"Reading your May letters page, I was very pleased to see a missive from Ivor Catt. He comments on censorship, "publishable" material and other suppressed theories. He is, of course, right; as he always was. Way back when, in the real Wireless World, he outlined conundrums and puzzles which sat me back on my haunches, as he was clearly right and his thinking and reasoning was obviously on the right track. Questioning my night school tutors, I was never given answers, but told to read my text books; I never got reasoning a-la-Catt.
"Ivor, for god's sake, start writing letters to EW+WW again; I miss your openness and frankness."
Peter Thornton G6NGR
Electronics World +
Wireless World, July 1995, p594
[oct98. I cannot get to Thornton to say that the current editor of EW+WW will not publish anything by me.]
Copyright Ivor Catt 1995
British Library Cataloguing in Publication Data
ISBN: 0 906340 10 1
In Cambridge in the 1950's, when Ivor Catt studied Engineering, electricity hardly figured in the syllabus.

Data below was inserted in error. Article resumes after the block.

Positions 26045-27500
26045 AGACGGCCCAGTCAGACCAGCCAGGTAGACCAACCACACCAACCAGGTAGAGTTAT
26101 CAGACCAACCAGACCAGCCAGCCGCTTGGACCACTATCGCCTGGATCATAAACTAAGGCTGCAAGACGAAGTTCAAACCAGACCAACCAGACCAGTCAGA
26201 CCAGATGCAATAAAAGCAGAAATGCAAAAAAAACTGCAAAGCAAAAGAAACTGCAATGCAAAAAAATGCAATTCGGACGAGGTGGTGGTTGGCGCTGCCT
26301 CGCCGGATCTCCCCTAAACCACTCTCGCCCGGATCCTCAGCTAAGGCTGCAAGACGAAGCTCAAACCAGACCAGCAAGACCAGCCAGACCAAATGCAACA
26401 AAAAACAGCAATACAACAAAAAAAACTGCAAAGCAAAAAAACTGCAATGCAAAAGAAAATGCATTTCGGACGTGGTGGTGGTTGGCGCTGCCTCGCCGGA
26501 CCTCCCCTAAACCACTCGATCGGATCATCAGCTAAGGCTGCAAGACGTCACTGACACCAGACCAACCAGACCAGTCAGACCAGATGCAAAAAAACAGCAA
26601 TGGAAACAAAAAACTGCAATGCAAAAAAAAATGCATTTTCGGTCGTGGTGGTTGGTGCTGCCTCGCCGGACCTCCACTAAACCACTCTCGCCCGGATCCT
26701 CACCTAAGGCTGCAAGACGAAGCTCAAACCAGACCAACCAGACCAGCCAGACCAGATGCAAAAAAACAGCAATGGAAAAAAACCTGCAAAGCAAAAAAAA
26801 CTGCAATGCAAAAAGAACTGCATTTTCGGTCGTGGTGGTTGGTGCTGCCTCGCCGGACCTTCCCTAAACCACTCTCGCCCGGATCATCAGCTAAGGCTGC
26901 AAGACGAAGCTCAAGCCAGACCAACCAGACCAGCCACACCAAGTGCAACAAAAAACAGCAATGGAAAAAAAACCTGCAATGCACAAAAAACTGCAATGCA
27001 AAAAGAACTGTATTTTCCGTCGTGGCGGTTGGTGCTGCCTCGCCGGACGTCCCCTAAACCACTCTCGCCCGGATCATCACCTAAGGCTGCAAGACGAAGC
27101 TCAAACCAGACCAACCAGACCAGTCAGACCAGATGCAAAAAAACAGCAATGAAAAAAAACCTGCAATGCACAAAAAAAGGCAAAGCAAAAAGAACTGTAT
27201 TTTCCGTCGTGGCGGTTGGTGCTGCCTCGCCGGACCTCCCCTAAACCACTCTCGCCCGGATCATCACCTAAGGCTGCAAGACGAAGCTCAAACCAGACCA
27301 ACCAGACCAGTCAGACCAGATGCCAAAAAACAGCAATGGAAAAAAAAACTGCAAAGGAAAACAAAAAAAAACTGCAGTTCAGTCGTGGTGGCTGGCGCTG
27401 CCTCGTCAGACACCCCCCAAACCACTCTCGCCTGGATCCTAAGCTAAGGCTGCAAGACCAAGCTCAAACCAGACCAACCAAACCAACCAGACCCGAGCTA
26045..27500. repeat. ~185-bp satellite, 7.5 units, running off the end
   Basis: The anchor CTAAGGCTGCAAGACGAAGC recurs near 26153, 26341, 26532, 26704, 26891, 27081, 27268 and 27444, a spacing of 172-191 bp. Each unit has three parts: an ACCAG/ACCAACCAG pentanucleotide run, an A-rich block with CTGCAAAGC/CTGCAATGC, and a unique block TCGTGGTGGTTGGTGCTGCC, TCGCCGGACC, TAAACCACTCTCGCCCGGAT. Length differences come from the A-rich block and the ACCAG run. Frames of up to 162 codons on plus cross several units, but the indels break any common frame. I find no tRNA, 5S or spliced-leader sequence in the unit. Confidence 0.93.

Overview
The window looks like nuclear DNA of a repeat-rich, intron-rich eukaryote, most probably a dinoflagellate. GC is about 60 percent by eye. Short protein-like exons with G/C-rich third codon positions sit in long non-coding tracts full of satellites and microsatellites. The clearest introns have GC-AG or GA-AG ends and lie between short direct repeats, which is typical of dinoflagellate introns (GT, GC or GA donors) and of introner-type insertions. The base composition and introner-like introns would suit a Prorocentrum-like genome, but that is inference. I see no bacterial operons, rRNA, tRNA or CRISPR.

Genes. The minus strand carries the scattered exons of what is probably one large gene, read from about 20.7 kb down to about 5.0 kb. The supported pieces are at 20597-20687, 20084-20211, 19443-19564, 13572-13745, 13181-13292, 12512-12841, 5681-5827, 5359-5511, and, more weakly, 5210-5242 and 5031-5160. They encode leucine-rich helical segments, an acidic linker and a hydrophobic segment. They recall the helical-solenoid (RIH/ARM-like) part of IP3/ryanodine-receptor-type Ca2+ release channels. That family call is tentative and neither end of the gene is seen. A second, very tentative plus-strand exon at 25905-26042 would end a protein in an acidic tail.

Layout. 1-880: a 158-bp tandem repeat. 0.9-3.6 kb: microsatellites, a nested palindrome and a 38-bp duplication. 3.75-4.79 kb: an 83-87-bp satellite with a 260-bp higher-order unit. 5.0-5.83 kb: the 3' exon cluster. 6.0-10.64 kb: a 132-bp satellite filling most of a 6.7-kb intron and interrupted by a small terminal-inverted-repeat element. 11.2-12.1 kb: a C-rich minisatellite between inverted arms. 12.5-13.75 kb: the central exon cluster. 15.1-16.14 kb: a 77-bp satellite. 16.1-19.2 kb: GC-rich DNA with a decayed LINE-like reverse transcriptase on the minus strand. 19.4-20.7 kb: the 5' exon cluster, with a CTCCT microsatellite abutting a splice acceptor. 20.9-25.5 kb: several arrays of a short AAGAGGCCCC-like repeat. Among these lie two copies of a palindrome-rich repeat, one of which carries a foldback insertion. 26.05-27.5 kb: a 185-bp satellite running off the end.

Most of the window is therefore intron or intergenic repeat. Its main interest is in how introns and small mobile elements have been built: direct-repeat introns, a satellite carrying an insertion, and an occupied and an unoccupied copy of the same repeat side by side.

In 1959, while working in Manchester on noise problems in the first transistorised (and therefore lower voltage, higher current) computer, the Ferranti Sirius, Catt came upon the new, unfamiliar, inductively induced noise - as opposed to the traditional capacitively induced interference of Ferranti's prevous thermionic valve computers, Mercury and Pegasus. He pursued these problems when he pioneered the interconnection of high speed ( 1 nsec ) logic gates at Motorola, Phoenix, in 1964, leading to his major paper on the subject, ref. 15. At Motorola he was fortunate to be able to buy the Tektronix 661 sampling oscilloscope with 4S1 and 4S2 (100 psec) plug-ins, and also the E-H 125 pulse generator with its 10v, 150psec risetime step into 50W. This replaced his earlier fast, but too low repetition rate, Tektronix 109 Reed Relay pulse generator, which however had given insights of another kind (p28).
St. Albans AL3 4JR,